B.C. First Nations oppose Enbridge pipeline
A large coalition of B.C. First Nations has publicly declared opposition to a proposed pipeline that would deliver oil from the Alberta oilsands to waiting ships on the coast of British Columbia, saying it will do whatever it takes to halt the project.
Coastal First Nations from Vancouver Island to the B.C.-Alaska border announced their decision Tuesday, on the 21st anniversary of the Exxon Valdez oil spill in Alaska.
The Enbridge pipeline would stretch more than 1,000-kilometres from the oilsands near Edmonton to the northwestern B.C. coastal town of Kitimat, before crude would be loaded onto tankers for export across the ocean.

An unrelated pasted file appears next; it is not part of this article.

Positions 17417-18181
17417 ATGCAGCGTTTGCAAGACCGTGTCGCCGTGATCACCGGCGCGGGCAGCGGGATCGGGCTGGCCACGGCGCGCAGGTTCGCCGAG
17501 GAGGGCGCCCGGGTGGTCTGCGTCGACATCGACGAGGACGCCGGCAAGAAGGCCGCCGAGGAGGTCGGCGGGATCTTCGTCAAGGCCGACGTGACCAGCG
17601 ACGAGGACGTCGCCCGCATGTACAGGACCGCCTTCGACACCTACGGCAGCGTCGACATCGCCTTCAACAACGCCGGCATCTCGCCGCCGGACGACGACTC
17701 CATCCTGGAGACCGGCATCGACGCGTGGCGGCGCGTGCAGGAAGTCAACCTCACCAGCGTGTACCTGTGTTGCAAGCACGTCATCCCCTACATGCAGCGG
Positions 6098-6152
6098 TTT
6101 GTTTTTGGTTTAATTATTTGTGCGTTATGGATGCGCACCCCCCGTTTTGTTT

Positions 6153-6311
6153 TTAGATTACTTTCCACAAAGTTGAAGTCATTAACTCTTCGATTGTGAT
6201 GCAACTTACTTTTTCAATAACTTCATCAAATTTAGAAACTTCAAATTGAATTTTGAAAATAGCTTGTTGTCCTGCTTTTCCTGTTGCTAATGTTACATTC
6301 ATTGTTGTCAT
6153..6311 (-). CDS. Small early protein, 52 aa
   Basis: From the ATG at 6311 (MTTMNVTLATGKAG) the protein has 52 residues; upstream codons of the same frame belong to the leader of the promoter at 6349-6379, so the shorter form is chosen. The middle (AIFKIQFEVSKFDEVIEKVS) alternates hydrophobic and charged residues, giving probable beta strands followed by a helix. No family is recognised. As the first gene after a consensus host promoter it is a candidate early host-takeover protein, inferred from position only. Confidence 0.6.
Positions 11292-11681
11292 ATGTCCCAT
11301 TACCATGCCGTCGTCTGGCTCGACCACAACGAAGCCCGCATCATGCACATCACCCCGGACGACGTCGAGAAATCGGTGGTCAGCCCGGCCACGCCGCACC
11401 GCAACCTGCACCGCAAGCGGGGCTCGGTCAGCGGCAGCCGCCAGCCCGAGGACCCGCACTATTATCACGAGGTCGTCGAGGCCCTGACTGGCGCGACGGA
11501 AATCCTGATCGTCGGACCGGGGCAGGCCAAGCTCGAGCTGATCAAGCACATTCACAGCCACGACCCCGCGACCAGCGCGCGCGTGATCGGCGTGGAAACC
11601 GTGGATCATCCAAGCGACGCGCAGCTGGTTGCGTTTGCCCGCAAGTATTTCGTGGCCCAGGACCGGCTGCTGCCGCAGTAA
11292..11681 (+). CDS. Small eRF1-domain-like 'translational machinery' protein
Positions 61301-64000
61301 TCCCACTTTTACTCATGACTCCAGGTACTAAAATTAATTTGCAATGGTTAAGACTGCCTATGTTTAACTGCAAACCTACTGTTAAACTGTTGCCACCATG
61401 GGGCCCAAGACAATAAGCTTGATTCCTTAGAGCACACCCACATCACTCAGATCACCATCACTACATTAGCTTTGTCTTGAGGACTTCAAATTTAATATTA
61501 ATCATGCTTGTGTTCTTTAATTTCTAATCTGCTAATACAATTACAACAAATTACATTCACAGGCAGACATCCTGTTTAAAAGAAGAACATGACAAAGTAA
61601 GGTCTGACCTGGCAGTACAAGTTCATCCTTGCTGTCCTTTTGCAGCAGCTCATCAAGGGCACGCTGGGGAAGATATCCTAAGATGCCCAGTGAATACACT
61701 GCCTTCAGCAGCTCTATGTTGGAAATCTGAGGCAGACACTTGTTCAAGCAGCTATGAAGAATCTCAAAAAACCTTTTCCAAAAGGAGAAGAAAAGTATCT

Coastal First Nations executive director Art Sterritt said that after five years of scientific research and community consultations, the groups have found "no good" can come from the project.
He said if the project goes forward, it will jeopardize the land, people and wildlife for generations to come.
Enbridge says its Northern Gateway Project will create more than 4,000 construction jobs and generate tax revenue for both provinces, and asserts that ships have safely carried petrochemicals out of the Kitimat port for 25 years.